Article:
Blackadder II
Blackadder II on Box of Broadcasts

Box of Broadcasts (or BoB) is a fantastic archive of material recorded off-air allowing you to watch programmes, schedule to record shows and compile playlists of your TV and Radio favourites. You can even create clips to be included in your presentations or teaching sessions, as well as reference clips in your assignments and literature reviews.

As an educational resource only made available to UK higher and further education institutions, BoB opens up a tremendous avenue for research, especially as its scope extends beyond the UK and into several foreign language channels.

BoB features in our collection alongside a range of other brilliant a/v resources, more details of which can found via CityLibrary Search or our marvellous Library Guides.

Alex from our Acquisitions Team is a fan of BoB and wanted to recommend it as a favourite Library resource:

“When I’ve missed something on TV, and it’s too late for iPlayer/catch up, I check to see if it’s on BoB… I was annoyed when I just missed the new series of Happy Valley recently, and then saw that it was on BoB. Great! And I could revisit the first series too if I wanted…”

Obviously, Alex was using BoB as part of his commitment to continual professional development, keeping up to date with key Library resources.

Totes.

Streaming Video Collections: Alexander Street Press

We currently have unlimited access to Alexander Street Press’s complete suite of academic video titles (more than 43,000 titles!) for a year. The most watched videos will become part of our permanent collection.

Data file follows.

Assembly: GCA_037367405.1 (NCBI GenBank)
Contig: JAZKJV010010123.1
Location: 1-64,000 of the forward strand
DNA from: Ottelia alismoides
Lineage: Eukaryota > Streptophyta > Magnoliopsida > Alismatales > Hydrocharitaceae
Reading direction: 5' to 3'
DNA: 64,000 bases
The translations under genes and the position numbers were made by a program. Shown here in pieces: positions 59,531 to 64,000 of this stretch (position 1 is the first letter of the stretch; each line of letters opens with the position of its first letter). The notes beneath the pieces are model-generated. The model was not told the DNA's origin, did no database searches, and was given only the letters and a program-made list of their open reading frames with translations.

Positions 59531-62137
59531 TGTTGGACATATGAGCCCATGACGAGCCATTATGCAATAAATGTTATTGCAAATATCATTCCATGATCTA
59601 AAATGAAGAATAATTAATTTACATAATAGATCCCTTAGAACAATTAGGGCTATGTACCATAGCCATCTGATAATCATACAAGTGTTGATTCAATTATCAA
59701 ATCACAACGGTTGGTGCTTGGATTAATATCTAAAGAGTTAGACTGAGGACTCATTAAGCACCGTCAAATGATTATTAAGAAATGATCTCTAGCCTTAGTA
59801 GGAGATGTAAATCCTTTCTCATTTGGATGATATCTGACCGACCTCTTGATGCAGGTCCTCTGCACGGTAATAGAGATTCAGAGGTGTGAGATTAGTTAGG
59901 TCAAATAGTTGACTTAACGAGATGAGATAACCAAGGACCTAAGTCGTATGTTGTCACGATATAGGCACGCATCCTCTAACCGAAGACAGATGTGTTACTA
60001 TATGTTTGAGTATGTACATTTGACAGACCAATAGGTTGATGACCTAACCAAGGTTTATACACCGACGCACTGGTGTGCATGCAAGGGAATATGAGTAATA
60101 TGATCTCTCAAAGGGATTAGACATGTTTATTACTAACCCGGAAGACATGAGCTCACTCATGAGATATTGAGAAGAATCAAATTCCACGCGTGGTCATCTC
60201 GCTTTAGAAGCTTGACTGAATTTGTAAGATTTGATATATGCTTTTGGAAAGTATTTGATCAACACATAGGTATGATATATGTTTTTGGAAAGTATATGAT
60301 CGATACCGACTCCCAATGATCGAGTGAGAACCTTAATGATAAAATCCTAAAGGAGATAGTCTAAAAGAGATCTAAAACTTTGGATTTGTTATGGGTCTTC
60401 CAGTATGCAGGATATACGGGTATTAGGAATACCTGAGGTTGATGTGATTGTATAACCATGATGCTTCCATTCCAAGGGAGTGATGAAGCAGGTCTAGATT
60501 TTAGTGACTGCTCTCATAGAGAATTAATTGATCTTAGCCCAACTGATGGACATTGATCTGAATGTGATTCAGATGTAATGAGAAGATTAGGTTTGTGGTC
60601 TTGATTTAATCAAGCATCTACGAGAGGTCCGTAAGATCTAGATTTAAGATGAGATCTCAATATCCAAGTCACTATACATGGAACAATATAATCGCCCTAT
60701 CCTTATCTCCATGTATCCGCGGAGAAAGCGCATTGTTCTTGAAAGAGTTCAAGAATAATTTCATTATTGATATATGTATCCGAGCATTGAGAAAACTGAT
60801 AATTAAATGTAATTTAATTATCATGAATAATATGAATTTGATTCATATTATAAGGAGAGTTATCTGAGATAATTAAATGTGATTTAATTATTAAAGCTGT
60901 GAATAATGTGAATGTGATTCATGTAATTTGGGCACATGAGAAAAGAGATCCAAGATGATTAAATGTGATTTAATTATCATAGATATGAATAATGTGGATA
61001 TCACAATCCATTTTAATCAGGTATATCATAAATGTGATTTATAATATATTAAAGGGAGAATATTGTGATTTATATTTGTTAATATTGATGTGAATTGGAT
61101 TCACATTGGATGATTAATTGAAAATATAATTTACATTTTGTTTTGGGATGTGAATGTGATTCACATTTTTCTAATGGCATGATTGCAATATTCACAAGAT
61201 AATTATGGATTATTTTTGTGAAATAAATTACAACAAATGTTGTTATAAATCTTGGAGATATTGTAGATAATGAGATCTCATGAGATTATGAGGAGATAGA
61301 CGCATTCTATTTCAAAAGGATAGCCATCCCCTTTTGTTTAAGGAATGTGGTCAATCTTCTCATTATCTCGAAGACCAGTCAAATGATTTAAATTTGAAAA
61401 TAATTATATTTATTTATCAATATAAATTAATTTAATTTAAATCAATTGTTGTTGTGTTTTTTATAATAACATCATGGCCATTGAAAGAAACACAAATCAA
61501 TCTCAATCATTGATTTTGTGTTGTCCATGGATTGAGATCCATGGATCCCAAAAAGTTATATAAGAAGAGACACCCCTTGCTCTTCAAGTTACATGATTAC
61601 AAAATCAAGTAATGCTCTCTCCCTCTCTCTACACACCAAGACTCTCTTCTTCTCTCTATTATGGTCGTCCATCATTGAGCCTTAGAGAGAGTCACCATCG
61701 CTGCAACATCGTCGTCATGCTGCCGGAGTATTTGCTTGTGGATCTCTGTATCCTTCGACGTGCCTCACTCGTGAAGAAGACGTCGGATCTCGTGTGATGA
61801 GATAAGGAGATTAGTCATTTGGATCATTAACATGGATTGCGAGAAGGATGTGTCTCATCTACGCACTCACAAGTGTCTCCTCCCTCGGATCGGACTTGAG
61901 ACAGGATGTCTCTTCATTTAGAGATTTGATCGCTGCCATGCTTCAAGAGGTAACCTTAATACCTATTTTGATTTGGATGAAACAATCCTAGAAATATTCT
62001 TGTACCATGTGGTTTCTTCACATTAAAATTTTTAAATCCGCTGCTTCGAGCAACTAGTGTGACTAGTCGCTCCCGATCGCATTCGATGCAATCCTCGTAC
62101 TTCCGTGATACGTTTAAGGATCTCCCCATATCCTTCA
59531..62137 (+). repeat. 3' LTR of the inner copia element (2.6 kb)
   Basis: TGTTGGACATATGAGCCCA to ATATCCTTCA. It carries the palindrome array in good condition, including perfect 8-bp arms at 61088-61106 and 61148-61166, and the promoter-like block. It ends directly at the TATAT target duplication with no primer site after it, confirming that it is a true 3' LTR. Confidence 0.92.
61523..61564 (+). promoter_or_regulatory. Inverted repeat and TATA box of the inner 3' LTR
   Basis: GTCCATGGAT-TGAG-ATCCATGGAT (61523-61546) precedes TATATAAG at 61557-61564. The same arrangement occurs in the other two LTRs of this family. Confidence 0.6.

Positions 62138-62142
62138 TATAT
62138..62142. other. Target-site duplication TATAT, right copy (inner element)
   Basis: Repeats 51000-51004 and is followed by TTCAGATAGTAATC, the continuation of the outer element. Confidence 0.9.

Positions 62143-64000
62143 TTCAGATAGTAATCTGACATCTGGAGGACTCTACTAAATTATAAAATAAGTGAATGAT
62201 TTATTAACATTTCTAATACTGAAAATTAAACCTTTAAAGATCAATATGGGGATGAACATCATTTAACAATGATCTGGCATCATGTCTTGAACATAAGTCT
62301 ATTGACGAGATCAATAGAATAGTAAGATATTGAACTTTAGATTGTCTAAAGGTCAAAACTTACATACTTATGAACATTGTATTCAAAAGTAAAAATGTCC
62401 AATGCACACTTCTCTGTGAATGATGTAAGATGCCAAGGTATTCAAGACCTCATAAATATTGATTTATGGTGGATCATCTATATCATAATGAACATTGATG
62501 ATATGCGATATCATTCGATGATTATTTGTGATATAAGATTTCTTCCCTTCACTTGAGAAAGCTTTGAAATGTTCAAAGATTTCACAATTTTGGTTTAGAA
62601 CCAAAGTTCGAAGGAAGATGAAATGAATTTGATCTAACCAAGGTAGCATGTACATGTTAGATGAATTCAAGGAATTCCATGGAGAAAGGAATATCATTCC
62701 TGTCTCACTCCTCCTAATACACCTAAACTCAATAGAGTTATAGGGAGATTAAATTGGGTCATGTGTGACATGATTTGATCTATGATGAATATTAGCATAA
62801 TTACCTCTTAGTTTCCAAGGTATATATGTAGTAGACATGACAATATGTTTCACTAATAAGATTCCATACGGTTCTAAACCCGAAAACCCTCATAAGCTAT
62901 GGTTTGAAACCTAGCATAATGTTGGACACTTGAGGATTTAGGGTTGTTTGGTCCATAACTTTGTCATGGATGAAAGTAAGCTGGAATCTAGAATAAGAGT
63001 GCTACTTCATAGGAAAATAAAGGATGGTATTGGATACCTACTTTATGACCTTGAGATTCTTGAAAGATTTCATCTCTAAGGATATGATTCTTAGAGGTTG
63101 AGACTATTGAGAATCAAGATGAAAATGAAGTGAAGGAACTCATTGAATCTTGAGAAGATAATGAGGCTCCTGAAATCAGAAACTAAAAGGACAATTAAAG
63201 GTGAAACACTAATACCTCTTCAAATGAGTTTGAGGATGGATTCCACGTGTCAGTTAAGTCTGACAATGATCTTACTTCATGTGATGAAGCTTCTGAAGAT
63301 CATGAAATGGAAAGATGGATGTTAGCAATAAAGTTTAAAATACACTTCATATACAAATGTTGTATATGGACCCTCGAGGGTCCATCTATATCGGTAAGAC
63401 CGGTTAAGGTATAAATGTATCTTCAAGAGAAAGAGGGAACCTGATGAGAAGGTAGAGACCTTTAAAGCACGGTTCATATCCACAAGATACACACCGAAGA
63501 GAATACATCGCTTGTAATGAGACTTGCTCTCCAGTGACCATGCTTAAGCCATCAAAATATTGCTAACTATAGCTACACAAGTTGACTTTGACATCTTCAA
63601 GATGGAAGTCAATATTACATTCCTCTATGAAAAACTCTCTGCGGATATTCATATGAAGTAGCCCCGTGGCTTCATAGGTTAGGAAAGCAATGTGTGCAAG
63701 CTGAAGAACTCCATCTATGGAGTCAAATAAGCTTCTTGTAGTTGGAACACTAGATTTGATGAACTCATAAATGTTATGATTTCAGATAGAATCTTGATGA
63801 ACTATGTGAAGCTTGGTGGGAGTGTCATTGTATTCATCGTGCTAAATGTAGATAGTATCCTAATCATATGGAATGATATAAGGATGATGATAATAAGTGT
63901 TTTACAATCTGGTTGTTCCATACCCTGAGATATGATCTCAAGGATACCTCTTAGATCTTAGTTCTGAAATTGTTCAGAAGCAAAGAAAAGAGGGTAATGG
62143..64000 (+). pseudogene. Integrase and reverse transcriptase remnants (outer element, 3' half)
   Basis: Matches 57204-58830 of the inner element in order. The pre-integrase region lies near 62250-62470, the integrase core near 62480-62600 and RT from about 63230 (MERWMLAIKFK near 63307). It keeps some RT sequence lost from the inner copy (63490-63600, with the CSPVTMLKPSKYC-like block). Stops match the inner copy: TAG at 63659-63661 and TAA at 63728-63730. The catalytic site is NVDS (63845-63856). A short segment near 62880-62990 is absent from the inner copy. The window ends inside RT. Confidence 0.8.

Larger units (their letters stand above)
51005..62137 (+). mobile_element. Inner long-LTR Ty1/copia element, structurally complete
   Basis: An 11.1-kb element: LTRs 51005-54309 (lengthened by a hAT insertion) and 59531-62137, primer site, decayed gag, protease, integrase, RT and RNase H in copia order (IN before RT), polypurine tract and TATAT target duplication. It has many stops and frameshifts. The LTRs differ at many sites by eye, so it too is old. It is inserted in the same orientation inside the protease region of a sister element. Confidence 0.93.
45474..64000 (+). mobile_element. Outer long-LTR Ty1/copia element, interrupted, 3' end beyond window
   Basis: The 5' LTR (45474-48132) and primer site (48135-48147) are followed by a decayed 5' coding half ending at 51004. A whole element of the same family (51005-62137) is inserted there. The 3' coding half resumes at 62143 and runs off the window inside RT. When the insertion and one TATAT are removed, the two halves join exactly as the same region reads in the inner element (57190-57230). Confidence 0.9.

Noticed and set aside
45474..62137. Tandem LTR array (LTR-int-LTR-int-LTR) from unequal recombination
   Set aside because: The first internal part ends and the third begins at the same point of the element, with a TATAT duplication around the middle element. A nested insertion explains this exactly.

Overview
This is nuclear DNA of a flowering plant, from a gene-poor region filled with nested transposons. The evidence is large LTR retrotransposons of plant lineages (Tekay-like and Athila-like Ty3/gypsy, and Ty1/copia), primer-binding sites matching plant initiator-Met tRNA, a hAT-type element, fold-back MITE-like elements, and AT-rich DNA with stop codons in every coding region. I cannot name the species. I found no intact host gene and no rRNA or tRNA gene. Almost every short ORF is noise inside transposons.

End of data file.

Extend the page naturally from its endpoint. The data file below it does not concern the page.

The videos cover a wide range of subjects and topics. Collections include:

  • 60 Minutes: 1997-2014
  • American History in Video
  • Medical Imaging in Video
  • Human Resource Management Online (video content)
  • Human Rights Studies Online (video content)
  • International Business Online (video content)
  • Meet the Press
  • Opera in Video
  • The BBC Video Collection 

All of the videos can be accessed via CityLibrary Search, just search for your topic then narrow your content type to ‘Streaming Video’ and click ‘Apply’.

Features include searchable transcripts and the option to share videos, make clips and create playlists. 

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If you have any feedback on this resource or would like more information please contact your Subject Librarian.